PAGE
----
One of the most brilliantly atmospheric horror films of the 1930s, WHITE ZOMBIE benefits from a typically bravura performance by Bela Lugosi, a year after his career-defining performance in DRACULA.
This low-budget independently produced feature has generated a cult following due to its public domain status making it readily available on video for decades. Prints were usually pretty washed out, with perhaps only the Roan Corporation release being at all palatable.
Kino-Lorber through their Classics division, now offers a print produced by Holland Releasing, which has been digitally restored from a 35mm fine grain print. This beautiful, clean print with sharp picture and crisp sound further enhances the entertainment value of this excellent movie.
The Halperin brothers, who produced and directed a handful of low budget films, usually in the horror genre, made WHITE ZOMBIE. The story deals with Lugosi as a madman obsessed with a woman (Madge Bellamy), turning her into a zombie to lure her from her wealthy fiancée.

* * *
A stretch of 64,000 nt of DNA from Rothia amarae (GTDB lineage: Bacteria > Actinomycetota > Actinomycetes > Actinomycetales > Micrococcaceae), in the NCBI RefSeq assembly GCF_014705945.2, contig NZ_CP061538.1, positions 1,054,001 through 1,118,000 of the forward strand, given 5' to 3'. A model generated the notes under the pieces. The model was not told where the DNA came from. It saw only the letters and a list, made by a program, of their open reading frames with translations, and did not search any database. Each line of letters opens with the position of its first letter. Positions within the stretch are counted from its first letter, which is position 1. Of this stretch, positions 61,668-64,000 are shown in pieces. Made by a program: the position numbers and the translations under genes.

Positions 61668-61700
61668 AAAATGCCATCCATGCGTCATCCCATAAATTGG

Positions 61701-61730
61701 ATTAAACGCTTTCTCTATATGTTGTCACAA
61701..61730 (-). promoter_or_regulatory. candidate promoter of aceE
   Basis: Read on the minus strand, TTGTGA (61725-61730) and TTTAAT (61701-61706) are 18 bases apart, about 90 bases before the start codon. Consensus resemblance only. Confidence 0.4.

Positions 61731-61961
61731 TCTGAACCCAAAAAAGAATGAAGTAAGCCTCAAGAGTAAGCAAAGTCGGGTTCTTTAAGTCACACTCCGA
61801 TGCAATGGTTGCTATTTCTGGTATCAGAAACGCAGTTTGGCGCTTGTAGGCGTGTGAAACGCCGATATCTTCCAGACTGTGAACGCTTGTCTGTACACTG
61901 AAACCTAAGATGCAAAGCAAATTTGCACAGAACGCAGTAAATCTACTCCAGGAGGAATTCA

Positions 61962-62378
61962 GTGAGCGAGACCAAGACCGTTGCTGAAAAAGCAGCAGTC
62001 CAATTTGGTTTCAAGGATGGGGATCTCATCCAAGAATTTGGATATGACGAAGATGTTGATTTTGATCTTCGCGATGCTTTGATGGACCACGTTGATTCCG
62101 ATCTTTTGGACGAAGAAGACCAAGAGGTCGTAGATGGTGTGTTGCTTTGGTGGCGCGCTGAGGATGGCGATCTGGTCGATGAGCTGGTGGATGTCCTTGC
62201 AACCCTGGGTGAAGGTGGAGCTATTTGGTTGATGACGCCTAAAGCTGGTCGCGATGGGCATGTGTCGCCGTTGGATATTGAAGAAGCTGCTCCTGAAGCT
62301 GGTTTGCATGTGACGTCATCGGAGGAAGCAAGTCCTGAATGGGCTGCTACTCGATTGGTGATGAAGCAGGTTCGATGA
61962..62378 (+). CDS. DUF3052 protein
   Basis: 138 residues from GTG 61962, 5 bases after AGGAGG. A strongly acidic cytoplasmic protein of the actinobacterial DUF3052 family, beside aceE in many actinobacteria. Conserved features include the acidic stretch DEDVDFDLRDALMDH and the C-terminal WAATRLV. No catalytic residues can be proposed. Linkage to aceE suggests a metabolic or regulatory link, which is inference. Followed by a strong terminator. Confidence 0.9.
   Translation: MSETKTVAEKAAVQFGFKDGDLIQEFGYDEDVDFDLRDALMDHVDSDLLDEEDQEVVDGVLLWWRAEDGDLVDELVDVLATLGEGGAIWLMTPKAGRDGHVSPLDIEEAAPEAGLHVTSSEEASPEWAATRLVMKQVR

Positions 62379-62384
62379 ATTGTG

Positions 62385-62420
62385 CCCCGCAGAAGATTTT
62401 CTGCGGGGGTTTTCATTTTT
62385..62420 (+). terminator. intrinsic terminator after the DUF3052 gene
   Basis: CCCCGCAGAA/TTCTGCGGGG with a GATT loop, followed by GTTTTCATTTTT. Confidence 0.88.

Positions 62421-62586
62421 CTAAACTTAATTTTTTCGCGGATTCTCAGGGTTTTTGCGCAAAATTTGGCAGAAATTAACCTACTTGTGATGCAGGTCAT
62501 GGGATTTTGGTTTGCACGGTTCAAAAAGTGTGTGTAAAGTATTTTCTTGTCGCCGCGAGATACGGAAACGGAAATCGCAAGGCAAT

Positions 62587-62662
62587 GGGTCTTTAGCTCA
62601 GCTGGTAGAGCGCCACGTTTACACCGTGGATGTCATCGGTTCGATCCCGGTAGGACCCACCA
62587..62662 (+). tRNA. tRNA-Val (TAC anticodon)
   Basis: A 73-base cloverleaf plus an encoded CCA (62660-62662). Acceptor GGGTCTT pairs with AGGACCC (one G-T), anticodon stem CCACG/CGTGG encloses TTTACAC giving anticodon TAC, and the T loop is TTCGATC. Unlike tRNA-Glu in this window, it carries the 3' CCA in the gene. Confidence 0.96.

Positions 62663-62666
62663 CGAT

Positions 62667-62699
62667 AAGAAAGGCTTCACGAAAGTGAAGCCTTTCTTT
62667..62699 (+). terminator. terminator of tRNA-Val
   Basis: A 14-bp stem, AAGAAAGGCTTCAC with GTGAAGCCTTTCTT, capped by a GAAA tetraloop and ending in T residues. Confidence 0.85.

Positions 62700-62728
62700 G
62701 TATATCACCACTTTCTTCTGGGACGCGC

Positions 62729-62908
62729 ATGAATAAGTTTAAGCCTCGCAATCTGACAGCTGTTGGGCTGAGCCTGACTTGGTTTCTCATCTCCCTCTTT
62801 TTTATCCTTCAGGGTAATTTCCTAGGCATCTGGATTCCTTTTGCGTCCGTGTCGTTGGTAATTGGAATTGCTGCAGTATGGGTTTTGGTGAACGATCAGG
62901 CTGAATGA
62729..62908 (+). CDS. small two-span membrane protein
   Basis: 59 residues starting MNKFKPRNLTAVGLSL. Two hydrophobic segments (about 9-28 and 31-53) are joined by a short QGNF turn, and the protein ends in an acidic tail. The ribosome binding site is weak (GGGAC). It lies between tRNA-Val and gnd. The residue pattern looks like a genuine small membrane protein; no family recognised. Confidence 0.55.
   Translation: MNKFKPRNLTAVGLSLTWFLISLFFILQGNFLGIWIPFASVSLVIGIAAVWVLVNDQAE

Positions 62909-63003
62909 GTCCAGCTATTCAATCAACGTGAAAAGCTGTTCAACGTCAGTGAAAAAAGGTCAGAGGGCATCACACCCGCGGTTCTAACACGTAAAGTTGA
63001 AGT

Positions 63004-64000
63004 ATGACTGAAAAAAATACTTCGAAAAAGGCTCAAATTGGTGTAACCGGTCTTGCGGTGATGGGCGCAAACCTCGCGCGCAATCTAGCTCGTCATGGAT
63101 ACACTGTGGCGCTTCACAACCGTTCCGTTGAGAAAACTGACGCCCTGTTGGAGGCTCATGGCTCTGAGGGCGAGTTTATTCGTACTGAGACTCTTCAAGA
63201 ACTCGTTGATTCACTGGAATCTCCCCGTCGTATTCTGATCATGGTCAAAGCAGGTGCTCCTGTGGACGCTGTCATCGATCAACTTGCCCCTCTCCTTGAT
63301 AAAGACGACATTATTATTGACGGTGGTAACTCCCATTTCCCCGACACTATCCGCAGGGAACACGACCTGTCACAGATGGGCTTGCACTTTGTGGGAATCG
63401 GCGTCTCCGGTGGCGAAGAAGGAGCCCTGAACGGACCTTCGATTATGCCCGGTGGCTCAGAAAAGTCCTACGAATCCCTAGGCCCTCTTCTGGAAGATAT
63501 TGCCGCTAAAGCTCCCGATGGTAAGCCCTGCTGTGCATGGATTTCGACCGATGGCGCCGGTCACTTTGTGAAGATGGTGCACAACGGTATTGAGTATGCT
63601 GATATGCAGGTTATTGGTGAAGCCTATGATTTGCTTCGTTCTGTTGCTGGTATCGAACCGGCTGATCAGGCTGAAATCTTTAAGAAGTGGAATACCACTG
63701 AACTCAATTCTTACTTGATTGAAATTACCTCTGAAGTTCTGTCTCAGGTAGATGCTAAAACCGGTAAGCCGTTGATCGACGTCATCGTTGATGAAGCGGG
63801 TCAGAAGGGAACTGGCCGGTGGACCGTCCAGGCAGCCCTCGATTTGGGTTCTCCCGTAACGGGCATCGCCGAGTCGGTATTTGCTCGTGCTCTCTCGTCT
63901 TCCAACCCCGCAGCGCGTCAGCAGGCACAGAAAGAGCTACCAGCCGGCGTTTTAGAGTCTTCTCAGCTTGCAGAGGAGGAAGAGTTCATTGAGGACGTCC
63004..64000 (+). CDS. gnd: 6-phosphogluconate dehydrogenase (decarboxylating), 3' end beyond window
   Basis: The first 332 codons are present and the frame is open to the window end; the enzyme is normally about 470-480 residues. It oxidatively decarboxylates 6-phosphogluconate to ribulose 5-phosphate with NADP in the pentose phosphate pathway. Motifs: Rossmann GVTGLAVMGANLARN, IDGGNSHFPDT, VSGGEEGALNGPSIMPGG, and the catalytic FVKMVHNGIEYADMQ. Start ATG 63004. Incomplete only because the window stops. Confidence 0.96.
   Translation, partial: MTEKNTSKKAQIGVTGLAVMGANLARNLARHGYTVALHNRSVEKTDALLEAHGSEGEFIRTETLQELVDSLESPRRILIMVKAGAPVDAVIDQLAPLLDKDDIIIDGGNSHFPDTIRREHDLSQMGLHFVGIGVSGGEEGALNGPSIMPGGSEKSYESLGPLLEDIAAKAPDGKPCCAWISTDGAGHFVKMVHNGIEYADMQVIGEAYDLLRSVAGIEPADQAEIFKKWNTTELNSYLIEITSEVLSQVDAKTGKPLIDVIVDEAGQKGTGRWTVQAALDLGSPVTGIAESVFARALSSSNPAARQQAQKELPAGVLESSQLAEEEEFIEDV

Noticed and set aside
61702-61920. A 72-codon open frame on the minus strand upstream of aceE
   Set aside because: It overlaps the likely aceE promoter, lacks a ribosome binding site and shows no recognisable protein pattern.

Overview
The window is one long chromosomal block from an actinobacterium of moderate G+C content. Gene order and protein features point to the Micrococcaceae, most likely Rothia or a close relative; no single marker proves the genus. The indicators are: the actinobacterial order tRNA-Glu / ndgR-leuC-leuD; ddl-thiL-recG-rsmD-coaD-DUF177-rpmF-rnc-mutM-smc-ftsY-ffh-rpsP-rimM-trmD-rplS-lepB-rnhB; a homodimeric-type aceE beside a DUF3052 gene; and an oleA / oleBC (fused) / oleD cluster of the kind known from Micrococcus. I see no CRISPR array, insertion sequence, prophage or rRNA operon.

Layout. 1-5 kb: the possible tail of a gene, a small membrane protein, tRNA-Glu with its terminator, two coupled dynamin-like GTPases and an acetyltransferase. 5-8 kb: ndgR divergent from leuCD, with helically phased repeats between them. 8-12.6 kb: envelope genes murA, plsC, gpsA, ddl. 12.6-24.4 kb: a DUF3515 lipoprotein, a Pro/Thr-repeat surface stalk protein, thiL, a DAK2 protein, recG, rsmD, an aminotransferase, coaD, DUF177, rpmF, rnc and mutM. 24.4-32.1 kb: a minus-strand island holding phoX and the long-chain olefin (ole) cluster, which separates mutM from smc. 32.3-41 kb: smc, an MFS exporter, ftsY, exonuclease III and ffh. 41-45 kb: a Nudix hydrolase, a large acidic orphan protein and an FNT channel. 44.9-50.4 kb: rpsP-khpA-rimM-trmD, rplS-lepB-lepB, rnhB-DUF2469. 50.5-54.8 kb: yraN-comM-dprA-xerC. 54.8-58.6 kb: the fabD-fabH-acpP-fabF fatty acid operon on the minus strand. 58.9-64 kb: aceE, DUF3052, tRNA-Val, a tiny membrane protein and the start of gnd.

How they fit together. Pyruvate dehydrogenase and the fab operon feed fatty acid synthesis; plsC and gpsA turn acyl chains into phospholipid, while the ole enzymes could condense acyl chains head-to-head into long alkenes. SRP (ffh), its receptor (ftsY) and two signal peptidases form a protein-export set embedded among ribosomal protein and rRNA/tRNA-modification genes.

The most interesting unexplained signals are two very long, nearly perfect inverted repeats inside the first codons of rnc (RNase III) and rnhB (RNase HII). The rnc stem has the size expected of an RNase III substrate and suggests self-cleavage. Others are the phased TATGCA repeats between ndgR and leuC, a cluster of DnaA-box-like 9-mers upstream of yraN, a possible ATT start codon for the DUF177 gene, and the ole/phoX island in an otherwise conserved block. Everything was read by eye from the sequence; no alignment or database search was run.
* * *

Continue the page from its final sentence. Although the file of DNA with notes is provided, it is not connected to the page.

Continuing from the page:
Despite working within the parameters of a low budget, WHITE ZOMBIE never seems cheap or restrained. Director Victor Halperin uses a series of wide and medium shots to present the vast bleakness of the settings, offering masterful, effective close-ups of the glaring Lugosi to help define his character. His use of darkness in some scenes is also effective, as are some rather artistic over-the-shoulder shots. His vision is never overbearing or pretentious, as a film with this low of a budget is devoid of pretense.
WHITE ZOMBIE was in only 11 days, and Lugosi was paid only $800 for his role. He later regretted taking so little money, as the film was a box office hit. It fell out of copyright, as most older low-budget indie films do, and became widely available as soon as VHS tapes started permeating the market in the 1980s. What’s interesting is that the film was lost for years, until a print as discovered in the 1960s. And, yes, Rob Zombie did indeed name his rock band after this film.
WHITE ZOMBIE is available on blu ray and DVD. There are two versions on the disc, one fully restored, and an unenhanced version with the natural film grain intact (some believe that without this, cinema loses a bit of its visual integrity). Special features include commentary by film historian Frank Thompson, a 1932 interview with Lugosi, and a 1951 re-issue trailer.